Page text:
Did you hear Amanda Gorman’s poem? Amanda, America’s Youth Poet Laureate, gave a stunning oration and, at the age of only 22, spoke better than the majority of politicians do nowadays. Her words embody the hopes and dreams of all right-thinking people. She is smart, bright, articulate. A lady to watch, learn from, and encourage to do wondrous things in the future.
Her final words spoke volumes, and should speak to all the world, not just to America. Her voice, and ours are voices to be heard.
When day comes, we step out of the shade aflame and unafraid. The new dawn blooms as we free it.
Jim Adams’ Song Lyric Sunday gives us the chance to share familiar, and sometimes not so familiar, songs. Jim has given us Odor /Scent /Smell /Taste this week to be included in the title or lyrics.
If you fancy sharing one of your favourite songs you can find out how to participate, and also listen to all the great entries, here.
This week I’m pondering on the final concert, and the final public performance, of The Beatles, Paul and Linda McCartney’s move to the Mull of Kintyre, and the beauty of that part of the world. I was fortunate to live in the Outer Hebrides for two years, based in Ballivanich, on the Isle of Benbecula. Wild, sparsely populated, enduring some tremendously strong winds and wild weather but beautiful, captivating, and instilling a sort of desert fever in those who are lucky enough to experience it.
The Beatles’ final paid concert of their career took place on 29 August 1966 at Candlestick Park in San Francisco, California. The band played to an audience of 25,000, leaving 7,000 tickets unsold. They had become disillusioned with live performances, singing the same songs time and again, unable to hear themselves playing. They had upset many fans with John’s statement that The Beatles were more popular than Jesus.
The Beatles’ rooftop concert on 30 January 1969 marked the end of an era for many fans. The group did record one more album, Abbey Road — on which work started the following month — but by September 1969 the Beatles had unofficially disbanded.
To save some money from the taxman and as a bolt hole from Beatlemania, Paul had, encouraged by then girlfriend Jane Asher, bought High Park Farm in Campbeltown, near Argyll’s Mull of Kintyre in 1968. But it was only when newly married to American Linda Eastman in 1969 that he decided to make it a home.
He said: “Going up to Scotland was real freedom. It was an escape – our means of finding a new direction in life and having time to think about what we really wanted to do.”
The farm, which was rustic to say the least, would become home to Linda’s daughter Heather and the couple’s first child Mary. Stella, now a top fashion designer, arrived in 1971.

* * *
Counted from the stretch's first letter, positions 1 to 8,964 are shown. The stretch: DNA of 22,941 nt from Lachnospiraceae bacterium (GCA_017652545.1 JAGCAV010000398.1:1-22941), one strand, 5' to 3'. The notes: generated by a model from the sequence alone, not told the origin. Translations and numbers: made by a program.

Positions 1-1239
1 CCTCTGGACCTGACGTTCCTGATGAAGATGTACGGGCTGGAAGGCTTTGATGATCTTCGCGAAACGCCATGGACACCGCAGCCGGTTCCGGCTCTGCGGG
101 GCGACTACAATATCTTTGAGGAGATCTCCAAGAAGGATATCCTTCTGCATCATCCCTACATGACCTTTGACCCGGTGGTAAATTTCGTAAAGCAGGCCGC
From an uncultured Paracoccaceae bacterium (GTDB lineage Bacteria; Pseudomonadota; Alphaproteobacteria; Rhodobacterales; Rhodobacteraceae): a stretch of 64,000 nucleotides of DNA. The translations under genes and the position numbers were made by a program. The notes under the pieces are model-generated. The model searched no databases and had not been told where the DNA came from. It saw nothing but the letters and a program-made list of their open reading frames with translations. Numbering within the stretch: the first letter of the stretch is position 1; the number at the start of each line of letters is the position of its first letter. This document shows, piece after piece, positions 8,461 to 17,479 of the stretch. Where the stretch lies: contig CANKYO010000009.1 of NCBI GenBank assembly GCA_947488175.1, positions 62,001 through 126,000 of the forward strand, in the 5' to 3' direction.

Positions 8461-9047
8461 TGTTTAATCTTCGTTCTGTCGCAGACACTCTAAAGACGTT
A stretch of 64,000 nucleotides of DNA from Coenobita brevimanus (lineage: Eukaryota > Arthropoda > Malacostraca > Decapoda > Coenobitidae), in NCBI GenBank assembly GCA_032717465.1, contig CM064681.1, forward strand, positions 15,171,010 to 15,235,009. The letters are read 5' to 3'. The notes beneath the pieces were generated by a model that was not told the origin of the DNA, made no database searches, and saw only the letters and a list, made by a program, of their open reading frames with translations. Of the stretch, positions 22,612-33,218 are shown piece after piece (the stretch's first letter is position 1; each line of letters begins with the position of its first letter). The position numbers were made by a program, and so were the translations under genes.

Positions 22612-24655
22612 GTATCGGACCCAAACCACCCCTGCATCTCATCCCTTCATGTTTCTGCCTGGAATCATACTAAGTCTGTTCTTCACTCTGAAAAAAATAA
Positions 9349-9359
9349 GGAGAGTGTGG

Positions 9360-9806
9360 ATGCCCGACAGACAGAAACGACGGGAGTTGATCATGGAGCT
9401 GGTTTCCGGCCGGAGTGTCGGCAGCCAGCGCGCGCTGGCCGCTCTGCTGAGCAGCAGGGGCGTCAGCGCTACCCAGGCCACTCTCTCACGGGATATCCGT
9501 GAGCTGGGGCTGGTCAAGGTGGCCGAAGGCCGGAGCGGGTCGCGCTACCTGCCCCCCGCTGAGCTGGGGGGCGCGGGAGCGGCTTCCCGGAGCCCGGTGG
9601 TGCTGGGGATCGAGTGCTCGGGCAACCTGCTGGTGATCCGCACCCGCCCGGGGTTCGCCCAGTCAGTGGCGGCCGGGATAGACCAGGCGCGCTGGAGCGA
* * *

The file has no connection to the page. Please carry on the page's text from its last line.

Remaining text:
But it was also the place where Paul’s next music project was born.
The new expanded editions of Wild Life and Red Rose Speedway include never-before-seen pictures of the McCartneys’ life in Campbeltown, which in time would inspire his love letter to the area – Mull of Kintyre – a 1977 Christmas No1.
They released the album ‘Ram’ together in 1971 and formed the band Wings in the same year. The couple were also nominated for an Oscar for their song ‘Live And Let Die’, the theme tune for the 1973 Bond film of the same name.
“When she came to Britain and we got to together the greatest thing about it was we both wanted to be free. We did what we wanted and she took pictures of it all.”
Linda McCartney died after a battle with breast cancer on April 17, 1998. She was 56 years old.
The video shows some great examples of the free and easy life in their dream home. A great place to raise their children, grow their own food, ride in deserted areas (UK horseriders may note they use American style saddles and tack), and generally enjoy life.
The song aint bad either!
If you want to see more then there is some lovely pics, and music, at the bottom of the lyrics.
Today, as most days are, was a beautiful day. It doesn’t have to be sunny, or warm, or special, it was just beautiful.
I was alive when I woke up, that’s always a good start.
I ate breakfast, hung out some washing, fed the cat, washed the dishes, had a (please pardon the expression; it is crude, but adequately describes nearly every morning, and dates from army days) shit, shave, shower, and shampoo. I went for a walk. Talked to the trees, to spiders, to dogs and cats, and to a couple of humans.
I returned home, had a coffee, and started to read the blogs that I follow. Now, I follow far fewer blogs than (supposedly) follow me. I do, however, attempt to read every single post of every single person that I follow. I like every one of these, but choose fewer to comment on. It is very time consuming, but I enjoy it, and that, surely, is what life is all about!